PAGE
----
The University Court has introduced a Re-Open Nominations (RON) option for future Rectorial elections. Previously, if only one candidate had been nominated to the position of rector; no vote would take place and they would automatically be appointed, therefore running unchallenged.
This amendment was made primarily to address student concerns over the legitimacy of the Rector, as to gain a nomination the candidate only required 20 signatures from matriculated students. The changes to the election would allow students to de-select an otherwise automatically-nominated single candidate in the absence of any other nominees.
The office of the Rector is one of the oldest institutions of University government, and a new Rector is appointed every three years. In 2014, Labour MEP, Catherine Stihler, became the 52nd rector of the University of St Andrews automatically after running unopposed, thus denying 8000 students the opportunity to vote.
This is in stark contrast to the 2011 Rectorial elections, when five incredibly diverse candidates ranging from Socialist, Colin Fox, to the Conservative, Lord Michael Forsyth, took to St Andrews’ cobbled streets to win students’ votes.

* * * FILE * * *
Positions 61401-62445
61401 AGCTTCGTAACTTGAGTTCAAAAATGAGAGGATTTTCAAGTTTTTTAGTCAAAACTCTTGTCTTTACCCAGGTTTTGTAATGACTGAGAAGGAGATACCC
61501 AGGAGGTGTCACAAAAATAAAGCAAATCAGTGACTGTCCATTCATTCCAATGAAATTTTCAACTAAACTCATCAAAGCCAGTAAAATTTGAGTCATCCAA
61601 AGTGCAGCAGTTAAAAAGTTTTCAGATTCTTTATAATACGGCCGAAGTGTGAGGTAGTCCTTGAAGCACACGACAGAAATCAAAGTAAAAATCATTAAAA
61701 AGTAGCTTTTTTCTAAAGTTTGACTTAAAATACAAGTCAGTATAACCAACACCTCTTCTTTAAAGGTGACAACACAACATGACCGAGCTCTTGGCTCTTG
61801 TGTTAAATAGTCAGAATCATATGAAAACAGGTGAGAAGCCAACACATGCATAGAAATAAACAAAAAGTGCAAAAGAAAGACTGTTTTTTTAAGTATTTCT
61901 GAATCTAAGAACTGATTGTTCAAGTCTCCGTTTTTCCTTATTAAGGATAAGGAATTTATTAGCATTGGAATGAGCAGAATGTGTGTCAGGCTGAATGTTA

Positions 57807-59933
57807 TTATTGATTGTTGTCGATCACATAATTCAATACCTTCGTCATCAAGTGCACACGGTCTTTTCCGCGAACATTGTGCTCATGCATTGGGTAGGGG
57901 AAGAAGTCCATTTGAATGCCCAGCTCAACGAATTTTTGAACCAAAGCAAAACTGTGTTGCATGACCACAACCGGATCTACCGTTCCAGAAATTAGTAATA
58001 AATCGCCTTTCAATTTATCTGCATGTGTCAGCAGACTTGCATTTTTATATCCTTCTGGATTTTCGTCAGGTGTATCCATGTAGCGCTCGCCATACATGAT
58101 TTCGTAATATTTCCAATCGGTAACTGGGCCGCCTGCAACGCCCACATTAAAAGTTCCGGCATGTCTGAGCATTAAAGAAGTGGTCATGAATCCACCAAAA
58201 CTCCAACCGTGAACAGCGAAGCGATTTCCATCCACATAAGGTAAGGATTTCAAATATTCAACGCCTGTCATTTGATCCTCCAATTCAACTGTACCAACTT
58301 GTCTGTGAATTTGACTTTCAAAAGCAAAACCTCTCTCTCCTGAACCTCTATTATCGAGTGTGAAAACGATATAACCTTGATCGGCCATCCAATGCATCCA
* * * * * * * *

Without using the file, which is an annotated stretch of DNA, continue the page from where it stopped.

However, the amendment by the University Court will mean that students will undoubtedly have a voice during the 2017 elections.
Since 1858, the student body has elected the Rector. Any matriculated student is eligible to vote.
However, many students are still unaware of the role of the Rector and its significance within the administrative branch of the University.
A Rector’s main responsibility is to preside at University Court meetings, where he or she helps to oversee the management of the University alongside the principal.
The University Court, led by the Rector, makes decisions about budgets and policies, development and fundraising, and provisions for both students and staff.